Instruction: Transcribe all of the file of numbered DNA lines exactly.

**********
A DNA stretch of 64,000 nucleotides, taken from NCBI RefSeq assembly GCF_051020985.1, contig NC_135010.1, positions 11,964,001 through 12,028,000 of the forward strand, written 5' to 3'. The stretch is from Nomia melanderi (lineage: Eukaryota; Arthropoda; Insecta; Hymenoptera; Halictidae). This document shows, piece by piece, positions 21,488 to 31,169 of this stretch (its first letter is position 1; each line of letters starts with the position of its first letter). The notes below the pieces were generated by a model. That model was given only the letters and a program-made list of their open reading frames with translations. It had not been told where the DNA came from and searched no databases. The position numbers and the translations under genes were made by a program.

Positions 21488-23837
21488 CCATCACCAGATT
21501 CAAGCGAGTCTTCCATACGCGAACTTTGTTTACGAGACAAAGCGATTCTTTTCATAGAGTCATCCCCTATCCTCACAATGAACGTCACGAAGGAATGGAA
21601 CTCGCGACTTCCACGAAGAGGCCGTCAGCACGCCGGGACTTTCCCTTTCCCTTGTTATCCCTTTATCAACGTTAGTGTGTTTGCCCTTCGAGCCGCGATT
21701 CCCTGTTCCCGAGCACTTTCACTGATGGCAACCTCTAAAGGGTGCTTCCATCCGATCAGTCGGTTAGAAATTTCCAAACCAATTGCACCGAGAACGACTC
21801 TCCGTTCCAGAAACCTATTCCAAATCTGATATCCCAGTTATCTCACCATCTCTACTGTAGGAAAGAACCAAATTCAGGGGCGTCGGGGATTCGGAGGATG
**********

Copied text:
A DNA stretch of 64,000 nucleotides, taken from NCBI RefSeq assembly GCF_051020985.1, contig NC_135010.1, positions 11,964,001 through 12,028,000 of the forward strand, written 5' to 3'. The stretch is from Nomia melanderi (lineage: Eukaryota; Arthropoda; Insecta; Hymenoptera; Halictidae). This document shows, piece by piece, positions 21,488 to 31,169 of this stretch (its first letter is position 1; each line of letters starts with the position of its first letter). The notes below the pieces were generated by a model. That model was given only the letters and a program-made list of their open reading frames with translations. It had not been told where the DNA came from and searched no databases. The position numbers and the translations under genes were made by a program.

Positions 21488-23837
21488 CCATCACCAGATT
21501 CAAGCGAGTCTTCCATACGCGAACTTTGTTTACGAGACAAAGCGATTCTTTTCATAGAGTCATCCCCTATCCTCACAATGAACGTCACGAAGGAATGGAA
21601 CTCGCGACTTCCACGAAGAGGCCGTCAGCACGCCGGGACTTTCCCTTTCCCTTGTTATCCCTTTATCAACGTTAGTGTGTTTGCCCTTCGAGCCGCGATT
21701 CCCTGTTCCCGAGCACTTTCACTGATGGCAACCTCTAAAGGGTGCTTCCATCCGATCAGTCGGTTAGAAATTTCCAAACCAATTGCACCGAGAACGACTC
21801 TCCGTTCCAGAAACCTATTCCAAATCTGATATCCCAGTTATCTCACCATCTCTACTGTAGGAAAGAACCAAATTCAGGGGCGTCGGGGATTCGGAGGATG